# [Bf-committers] ior

Frédéric van der Essen fred at mentalwarp.com
Sun Apr 3 20:12:40 CEST 2005

```Well  I mixed N and the IOR i think i was not well waked up :D
Anyway if your solution is physically correct i guess it would be hard
to implement
since the raytracing is only computed at interfaces, taking the IOR as
it was N = n2/n1
but here n1 is always 1

if you create a sphere with n=2 inside another one with n=2 you see
refraction on the inside sphere.
If the IOR value in blender is effectly the real IOR (n) then the system
can be considered as broken because
the inner sphere shouldn't be visible at all. If you consider the IOR
value in blender as N =n2/n1
then the system works correctly, but in this case it should be allowed
to have values lower than 1 to simulate
"holes" in the matter.

What you said is totally correct but from the artist point of view
setting a environment "n" value wouldn't be really practical
because it would affect every refraction in the scene.
And i guess that having a really physically correct raytracer that would
take in count the volumes would be quite difficult with open or
nonmanifold meshes
where it is difficult to guess whitch part is inside and whitch is not...

the way it works now is far from being physically correct but it is
flexible and easy to use.
but it can be a little misleading for those who want "realistic renders"
and try to use the IOR value that they find in books.

Daniel Barbeau wrote:

>>Of course it can !
>>the ior isn't lightspeed_in_void / Lightspeed_in_material !!!
>>this is the special case of an object standing in void.
>>
>>the real formula = lightspeed_in_first_material /
>>Lightspeed_in_second_material.
>>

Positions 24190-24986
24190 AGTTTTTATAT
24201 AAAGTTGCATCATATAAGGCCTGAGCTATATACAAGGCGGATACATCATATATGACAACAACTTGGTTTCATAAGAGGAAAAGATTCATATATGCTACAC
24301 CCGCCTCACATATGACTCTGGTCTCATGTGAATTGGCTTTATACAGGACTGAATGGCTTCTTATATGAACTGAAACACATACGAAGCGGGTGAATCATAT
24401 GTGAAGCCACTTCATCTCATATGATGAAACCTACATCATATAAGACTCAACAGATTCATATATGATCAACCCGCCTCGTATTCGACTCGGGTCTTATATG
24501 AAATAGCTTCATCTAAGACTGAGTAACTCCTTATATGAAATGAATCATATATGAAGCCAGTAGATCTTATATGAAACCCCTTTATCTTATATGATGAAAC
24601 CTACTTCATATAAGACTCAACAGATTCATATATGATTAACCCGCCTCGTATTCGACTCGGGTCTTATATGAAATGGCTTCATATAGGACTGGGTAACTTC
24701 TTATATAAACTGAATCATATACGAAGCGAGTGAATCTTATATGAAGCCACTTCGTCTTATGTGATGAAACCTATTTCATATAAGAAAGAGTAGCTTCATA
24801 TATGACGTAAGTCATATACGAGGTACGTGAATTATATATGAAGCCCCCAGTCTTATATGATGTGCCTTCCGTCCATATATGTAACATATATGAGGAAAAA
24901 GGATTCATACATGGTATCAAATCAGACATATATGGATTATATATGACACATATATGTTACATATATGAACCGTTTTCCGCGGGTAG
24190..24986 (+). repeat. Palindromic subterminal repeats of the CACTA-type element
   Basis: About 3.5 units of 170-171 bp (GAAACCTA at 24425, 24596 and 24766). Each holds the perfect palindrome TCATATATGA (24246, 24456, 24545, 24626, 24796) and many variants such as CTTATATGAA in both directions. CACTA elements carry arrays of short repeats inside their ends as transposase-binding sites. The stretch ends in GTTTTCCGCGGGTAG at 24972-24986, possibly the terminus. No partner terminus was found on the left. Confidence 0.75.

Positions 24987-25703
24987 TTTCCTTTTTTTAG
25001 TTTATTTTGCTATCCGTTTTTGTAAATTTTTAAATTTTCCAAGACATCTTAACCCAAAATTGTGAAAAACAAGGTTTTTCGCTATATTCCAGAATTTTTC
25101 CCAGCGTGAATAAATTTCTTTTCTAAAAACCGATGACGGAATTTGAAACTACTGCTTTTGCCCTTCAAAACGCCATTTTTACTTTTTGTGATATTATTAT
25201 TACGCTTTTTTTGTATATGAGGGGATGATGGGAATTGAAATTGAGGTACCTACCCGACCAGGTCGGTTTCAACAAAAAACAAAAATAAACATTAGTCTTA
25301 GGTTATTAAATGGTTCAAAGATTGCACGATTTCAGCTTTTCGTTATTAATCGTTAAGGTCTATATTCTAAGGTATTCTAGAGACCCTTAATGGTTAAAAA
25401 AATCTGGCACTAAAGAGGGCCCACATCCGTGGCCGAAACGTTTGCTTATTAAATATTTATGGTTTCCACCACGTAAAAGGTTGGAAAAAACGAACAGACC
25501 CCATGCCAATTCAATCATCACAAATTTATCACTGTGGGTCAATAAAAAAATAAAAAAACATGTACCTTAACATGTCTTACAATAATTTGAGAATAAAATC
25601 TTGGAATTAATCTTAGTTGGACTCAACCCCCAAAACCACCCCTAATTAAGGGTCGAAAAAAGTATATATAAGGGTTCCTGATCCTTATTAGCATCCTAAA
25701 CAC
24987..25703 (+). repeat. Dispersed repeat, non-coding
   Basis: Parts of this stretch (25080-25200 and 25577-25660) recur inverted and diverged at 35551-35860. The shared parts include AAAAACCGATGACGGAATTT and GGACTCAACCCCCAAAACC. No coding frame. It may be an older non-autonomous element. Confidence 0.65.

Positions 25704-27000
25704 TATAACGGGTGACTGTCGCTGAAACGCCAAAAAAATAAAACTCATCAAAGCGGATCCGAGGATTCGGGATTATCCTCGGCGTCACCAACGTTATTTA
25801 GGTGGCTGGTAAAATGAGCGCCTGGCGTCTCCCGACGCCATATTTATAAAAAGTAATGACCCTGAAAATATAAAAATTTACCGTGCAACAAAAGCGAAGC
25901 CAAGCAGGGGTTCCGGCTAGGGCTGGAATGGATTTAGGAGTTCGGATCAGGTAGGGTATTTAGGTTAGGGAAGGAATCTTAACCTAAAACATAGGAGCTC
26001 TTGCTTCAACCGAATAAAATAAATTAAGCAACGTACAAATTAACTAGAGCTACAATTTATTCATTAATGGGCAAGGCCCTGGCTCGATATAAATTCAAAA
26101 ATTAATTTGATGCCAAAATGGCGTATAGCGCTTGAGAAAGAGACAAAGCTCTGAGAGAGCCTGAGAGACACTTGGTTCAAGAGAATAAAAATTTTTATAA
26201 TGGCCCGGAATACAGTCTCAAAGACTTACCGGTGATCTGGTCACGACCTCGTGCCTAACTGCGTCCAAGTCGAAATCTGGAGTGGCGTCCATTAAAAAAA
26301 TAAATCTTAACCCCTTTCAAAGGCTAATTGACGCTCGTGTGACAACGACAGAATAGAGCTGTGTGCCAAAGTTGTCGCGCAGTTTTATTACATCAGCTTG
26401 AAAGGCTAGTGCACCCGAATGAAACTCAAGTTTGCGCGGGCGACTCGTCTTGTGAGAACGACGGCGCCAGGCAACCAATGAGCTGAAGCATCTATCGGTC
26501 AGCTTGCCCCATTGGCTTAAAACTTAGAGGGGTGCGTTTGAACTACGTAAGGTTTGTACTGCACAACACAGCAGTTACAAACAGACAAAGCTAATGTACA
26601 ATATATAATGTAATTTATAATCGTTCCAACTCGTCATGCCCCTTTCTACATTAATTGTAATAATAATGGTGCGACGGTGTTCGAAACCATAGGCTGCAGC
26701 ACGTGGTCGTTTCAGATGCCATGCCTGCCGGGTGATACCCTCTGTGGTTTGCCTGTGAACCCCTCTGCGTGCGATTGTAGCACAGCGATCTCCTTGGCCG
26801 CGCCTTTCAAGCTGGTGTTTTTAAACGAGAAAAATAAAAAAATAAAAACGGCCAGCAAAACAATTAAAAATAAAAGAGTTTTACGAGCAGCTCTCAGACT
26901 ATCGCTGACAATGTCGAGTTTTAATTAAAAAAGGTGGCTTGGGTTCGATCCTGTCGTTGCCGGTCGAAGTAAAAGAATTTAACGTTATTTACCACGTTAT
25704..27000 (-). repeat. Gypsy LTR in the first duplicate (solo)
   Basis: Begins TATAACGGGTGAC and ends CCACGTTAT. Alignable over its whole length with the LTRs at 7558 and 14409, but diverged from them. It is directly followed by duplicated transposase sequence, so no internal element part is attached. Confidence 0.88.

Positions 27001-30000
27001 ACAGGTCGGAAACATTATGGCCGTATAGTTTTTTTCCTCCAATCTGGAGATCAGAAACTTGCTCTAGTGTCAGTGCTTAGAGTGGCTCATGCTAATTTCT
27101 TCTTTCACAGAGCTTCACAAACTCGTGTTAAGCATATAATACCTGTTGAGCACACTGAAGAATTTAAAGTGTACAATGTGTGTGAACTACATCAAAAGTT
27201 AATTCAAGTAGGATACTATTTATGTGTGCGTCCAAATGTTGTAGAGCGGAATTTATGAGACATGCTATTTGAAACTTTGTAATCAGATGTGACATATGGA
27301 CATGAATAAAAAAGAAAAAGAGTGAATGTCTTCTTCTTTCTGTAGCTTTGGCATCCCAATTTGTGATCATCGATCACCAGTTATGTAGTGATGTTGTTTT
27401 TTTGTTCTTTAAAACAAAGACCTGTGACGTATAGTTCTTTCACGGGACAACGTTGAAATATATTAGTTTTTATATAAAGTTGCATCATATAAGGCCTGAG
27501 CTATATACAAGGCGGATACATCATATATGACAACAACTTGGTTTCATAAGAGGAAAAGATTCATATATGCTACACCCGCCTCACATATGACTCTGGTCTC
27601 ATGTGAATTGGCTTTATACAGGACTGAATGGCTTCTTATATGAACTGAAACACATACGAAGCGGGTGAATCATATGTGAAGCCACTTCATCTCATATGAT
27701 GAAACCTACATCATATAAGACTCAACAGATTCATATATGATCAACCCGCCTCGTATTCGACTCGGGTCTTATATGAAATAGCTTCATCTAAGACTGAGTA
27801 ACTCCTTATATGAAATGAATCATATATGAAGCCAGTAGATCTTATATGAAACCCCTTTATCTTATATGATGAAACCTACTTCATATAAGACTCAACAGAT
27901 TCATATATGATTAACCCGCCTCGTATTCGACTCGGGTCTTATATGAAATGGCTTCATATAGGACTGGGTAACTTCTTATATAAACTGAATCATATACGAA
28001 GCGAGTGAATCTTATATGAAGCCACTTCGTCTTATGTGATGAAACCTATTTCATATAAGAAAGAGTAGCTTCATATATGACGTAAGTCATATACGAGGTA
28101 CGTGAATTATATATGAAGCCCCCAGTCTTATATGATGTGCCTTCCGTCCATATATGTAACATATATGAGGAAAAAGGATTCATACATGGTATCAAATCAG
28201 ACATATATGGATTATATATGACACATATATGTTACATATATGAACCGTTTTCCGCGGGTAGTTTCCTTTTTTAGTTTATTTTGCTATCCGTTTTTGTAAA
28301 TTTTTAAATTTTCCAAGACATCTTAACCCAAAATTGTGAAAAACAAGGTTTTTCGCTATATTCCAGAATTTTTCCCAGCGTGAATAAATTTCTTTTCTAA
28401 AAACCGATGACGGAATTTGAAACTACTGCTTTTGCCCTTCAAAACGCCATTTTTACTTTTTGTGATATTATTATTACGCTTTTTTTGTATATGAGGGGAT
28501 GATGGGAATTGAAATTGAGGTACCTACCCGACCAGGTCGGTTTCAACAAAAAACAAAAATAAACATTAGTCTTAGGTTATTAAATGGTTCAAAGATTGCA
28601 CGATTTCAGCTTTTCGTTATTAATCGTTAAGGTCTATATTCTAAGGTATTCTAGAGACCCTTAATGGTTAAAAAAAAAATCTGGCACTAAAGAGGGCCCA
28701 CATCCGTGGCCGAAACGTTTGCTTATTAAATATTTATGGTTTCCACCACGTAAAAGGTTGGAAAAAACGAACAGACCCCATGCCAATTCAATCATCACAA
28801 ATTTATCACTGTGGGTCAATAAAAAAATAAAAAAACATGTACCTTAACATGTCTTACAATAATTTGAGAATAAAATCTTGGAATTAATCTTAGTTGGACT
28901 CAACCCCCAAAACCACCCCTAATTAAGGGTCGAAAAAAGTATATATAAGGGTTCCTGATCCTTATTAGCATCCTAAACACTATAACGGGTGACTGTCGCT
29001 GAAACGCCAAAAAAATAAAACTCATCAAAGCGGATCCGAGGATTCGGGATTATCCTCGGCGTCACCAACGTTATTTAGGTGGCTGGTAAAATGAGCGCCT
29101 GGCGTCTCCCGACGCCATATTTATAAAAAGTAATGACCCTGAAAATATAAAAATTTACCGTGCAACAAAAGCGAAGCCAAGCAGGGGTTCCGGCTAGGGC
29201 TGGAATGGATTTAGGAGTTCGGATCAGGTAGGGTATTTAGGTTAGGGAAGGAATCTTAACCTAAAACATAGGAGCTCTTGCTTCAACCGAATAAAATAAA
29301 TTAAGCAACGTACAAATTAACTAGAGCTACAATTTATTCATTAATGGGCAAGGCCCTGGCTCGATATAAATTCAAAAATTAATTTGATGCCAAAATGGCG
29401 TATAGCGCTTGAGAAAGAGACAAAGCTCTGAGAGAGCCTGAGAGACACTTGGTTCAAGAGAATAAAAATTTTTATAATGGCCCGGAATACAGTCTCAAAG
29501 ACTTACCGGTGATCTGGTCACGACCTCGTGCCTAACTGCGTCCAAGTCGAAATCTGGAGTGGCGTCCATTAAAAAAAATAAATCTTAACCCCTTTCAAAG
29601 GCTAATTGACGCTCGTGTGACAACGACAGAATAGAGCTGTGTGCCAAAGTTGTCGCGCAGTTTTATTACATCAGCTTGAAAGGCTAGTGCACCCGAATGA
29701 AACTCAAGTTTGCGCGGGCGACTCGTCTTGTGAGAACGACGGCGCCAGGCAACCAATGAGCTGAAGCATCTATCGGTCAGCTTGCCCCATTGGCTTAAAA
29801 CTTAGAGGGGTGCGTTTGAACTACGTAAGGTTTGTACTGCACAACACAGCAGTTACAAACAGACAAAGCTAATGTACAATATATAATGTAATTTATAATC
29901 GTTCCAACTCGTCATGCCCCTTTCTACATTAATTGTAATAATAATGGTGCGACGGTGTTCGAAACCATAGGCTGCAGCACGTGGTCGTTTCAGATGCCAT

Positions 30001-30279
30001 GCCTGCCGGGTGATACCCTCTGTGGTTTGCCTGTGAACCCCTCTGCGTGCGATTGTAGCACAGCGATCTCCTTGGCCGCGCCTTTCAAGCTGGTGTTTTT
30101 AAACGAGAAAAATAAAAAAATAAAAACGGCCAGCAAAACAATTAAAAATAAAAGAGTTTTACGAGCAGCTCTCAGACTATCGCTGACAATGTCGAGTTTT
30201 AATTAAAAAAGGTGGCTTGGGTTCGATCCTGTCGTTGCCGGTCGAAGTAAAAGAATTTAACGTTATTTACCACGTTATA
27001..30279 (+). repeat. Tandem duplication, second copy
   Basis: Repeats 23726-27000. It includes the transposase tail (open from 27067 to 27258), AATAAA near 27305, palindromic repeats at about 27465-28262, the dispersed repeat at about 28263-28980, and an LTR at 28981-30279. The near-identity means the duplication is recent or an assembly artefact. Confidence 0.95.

>>if the light goes slower in the first than in the second, then the
>>ior is smaller than one.
>>
>>in the case of a bubble in water, the lightspeed is slower in the
>>water than in the air, so the ior is negative when the light
>>enters the bubble, and positive when the light goes out the bubble.
>>
>>
>
>three years without any optic courses at university... that stuff is
>far away.
>the only thing I remember is the n= c / v   law (here it's one of
>Descartes' law)
>and the sin i1 * n1 = sin i2 * n2 one, where i is the angle (the same
>as sin i1 / sin i2 = N, with N = n2 / n1)
>with the normal and n the ior. Then we transformed these relations to
>get where we wanted.
>
>So I'm a bit lost. Isn't a material's IOR (aboslute indices)
>calculated using air as a reference?
>(which is close to void, at least in the approximations we did)
>Then the inversions in the formulas occur logically following the
>course of the ray and the dioptre it goes through.
>The user, in Blender, sets absolute IORs for the materials not N =
>n2/n1
>
>So, the logical solution for me would be to place the camera in a
>world which has it's ior > 1... (1.33 for water)
>Then all the rest of the objects have there normal ior, thus bubbles =
>1.0 and I'm happy with that :]
>
>Is my case so desperate?
>Am I so completely wrong?
>
>;)
>
>Ciao
>Dani
>
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```